Growing COB partners with Food Share, which helps to purchase additional food beyond what is harvested to add to the food giveaway.
Growing COB was formed about three years ago when two individuals involved in research helping to solve and address food deserts across the state joined together.
“A perfect example is Bowman,” Hardy said. “Bowman does not have a grocery store. Most of Orangeburg, Bamberg and Calhoun are rural. There is not a lot of access. When it comes to diseases, especially for minorities, a lot of it has to do with what you eat.”
“This was birthed to get minorities, especially low-income, access to fresh fruits and vegetables,” she said.
Starting out with two individuals, Growing COB has grown to include over 50 members and a board of five members.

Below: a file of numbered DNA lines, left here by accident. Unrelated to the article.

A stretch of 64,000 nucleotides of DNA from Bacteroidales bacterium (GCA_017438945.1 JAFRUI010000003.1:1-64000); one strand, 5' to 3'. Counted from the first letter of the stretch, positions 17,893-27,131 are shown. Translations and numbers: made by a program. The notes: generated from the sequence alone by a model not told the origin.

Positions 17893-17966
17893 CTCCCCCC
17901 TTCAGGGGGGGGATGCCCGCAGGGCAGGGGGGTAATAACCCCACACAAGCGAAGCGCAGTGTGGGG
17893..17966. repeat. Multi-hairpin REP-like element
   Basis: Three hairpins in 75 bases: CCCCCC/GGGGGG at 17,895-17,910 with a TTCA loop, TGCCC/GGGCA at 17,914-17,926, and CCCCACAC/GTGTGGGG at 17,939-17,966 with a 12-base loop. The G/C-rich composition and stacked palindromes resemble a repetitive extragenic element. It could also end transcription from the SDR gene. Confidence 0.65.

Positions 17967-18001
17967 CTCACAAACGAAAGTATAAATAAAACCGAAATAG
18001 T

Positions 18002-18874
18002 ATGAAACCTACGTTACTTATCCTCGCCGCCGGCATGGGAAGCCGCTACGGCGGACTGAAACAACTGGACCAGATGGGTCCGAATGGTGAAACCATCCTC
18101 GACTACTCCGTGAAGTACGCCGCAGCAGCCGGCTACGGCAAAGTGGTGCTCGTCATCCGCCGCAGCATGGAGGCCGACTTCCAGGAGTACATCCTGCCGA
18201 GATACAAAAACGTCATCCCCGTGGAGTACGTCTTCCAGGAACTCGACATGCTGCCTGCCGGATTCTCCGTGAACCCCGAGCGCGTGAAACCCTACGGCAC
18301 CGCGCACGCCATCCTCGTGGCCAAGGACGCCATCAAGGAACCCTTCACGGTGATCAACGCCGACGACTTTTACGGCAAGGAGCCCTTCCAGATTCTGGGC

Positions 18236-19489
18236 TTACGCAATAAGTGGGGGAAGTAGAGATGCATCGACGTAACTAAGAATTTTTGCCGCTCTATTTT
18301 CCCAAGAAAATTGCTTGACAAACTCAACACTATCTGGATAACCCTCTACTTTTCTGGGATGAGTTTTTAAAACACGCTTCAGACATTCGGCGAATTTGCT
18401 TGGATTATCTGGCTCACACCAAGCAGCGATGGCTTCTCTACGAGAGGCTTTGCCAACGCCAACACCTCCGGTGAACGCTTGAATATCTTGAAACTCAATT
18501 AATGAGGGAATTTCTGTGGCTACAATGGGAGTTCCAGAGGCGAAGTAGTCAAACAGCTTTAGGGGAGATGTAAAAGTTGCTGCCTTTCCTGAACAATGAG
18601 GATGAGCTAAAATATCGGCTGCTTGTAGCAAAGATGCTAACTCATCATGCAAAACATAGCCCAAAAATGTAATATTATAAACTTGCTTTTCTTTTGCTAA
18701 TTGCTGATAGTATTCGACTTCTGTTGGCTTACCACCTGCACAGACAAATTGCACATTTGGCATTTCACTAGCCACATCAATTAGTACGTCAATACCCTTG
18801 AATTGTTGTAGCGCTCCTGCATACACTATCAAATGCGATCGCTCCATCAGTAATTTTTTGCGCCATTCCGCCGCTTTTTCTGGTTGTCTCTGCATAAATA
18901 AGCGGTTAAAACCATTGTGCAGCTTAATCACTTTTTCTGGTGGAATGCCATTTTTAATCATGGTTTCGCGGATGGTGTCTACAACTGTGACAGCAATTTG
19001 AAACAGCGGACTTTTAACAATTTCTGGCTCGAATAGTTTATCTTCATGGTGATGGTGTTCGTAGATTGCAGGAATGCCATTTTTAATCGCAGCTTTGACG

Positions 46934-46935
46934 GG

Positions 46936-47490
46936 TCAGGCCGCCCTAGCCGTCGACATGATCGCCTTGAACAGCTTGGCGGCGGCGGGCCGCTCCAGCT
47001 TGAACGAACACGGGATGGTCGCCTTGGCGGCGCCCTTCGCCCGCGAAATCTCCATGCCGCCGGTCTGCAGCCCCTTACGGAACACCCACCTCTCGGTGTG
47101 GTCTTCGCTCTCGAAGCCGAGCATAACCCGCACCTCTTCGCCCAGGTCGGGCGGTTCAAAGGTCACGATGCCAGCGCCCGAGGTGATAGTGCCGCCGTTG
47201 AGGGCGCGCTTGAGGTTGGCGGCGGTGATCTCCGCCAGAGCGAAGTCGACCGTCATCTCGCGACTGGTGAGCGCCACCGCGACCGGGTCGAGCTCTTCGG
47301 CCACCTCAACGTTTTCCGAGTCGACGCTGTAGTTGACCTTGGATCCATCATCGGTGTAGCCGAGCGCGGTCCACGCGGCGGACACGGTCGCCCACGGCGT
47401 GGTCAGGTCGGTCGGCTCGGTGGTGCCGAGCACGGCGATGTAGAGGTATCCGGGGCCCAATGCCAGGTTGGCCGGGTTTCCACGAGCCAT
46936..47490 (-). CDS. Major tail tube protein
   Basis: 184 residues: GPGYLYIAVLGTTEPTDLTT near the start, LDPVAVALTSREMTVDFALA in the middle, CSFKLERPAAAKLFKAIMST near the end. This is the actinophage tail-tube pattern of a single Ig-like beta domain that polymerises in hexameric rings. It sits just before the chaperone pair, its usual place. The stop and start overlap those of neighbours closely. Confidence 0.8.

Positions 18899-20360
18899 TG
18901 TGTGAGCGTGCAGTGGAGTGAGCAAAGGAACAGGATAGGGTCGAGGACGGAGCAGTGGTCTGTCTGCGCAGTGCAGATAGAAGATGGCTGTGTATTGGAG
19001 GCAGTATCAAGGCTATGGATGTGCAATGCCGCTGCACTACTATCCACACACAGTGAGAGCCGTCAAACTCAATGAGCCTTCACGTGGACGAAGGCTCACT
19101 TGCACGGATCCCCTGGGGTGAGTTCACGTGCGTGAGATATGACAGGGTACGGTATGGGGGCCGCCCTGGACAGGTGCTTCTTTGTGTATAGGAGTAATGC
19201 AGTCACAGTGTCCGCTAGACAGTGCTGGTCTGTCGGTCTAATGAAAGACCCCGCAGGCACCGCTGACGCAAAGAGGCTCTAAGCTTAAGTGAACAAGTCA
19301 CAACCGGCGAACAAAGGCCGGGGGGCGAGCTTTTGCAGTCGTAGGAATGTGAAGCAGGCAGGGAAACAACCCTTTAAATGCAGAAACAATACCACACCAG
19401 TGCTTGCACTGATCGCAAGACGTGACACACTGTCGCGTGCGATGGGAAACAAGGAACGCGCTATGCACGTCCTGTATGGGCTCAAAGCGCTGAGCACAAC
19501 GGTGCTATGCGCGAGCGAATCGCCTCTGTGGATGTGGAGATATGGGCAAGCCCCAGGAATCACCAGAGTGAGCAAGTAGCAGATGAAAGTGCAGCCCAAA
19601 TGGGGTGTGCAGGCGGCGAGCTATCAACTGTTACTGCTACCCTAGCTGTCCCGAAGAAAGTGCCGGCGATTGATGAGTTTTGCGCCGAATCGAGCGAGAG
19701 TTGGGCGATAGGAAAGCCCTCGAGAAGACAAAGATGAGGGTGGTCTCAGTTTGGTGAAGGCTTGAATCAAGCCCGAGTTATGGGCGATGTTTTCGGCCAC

Growing COB has cohorts in Bamberg, Ehrhardt, Denmark and Orangeburg and has already done about seven community gardens, including at RMC and South Carolina State University.
A board member – Nathan Hill – has an in-ground garden. It is COB’s largest garden.
The first grant Growing COB received was courtesy of the Eat Smart and Move More organization. The grant went toward the placement of a garden at S.C. State.
The community garden at The Samaritan House is the latest success story in the shelter’s reopening.